During my nine months of intense character-refining with 10 others near University of Michigan, I was shown many things about myself. One is that I have a terrible habit of interrupting people.
Sometimes it’s malicious: I don’t like what someone is saying, and I want to cut them off, correct them, or in some way make them cease and desist. Slightly more often, though, it’s benevolent: I want to tell you how I understand what you’re going through, here’s a story from my life to prove it! Or, even more often, I’m rephrasing what you just said because I process information by speaking and want to make sure I’m following you (or sometimes I want you just to get to your point, so may I finish your sentence for you?). I’ll also probably interrupt with something to make you laugh. Laughter makes everything better.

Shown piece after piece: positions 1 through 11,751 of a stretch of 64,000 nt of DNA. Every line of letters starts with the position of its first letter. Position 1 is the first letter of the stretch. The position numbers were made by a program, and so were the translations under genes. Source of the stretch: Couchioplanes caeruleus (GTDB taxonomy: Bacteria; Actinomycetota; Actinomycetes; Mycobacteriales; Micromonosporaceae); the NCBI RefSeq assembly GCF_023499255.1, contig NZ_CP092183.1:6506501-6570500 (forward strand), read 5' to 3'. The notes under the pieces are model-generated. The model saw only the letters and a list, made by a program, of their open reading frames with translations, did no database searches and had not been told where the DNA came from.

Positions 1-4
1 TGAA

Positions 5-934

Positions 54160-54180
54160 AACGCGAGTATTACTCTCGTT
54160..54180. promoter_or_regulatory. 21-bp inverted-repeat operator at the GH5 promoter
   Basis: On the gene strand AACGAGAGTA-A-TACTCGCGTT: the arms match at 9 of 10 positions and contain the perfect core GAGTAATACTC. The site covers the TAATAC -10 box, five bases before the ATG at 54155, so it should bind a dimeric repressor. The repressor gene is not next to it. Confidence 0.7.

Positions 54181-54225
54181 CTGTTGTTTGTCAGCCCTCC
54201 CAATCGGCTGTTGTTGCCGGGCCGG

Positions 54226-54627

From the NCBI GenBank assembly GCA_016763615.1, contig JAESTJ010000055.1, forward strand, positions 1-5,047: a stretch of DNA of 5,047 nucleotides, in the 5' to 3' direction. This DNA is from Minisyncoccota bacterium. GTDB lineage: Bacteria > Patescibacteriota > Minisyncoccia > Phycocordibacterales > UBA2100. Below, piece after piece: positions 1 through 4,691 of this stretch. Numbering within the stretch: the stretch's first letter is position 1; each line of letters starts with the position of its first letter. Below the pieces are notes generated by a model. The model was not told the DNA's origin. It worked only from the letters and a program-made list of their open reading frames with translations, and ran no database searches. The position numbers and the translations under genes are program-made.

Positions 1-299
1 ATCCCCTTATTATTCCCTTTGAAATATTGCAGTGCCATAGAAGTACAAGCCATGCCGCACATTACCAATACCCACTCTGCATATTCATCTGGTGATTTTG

The problem is, though, it’s still interrupting. I’m still disrupting your train of thought, however benevolent and innocent it may be. I’m still forming sentences, comebacks, ideas, or future topics in my brain while you’re talking instead of doing the one thing your talking automatically asks of me: just to listen.
This video (which I find absolutely hilarious) illustrates the point succinctly: people don’t want your solutions unless they feel like you understand the problem. Even if you’re right. Actually, especially if you’re right. The solution might be as obnoxiously clear as it is in the video, but it might just be clear to you. Still want to fix it? I get it. Just remember that you’re the most helpful when you have all the information–objective and subjective alike.
Take the time to just listen. Don’t formulate your response, your 3-step-plan-for success, or a deviating topic in your mind while mechanically nodding. Just listen. It is a rare act of love and intentional selflessness in our modern era. I’ll be practicing right beside you.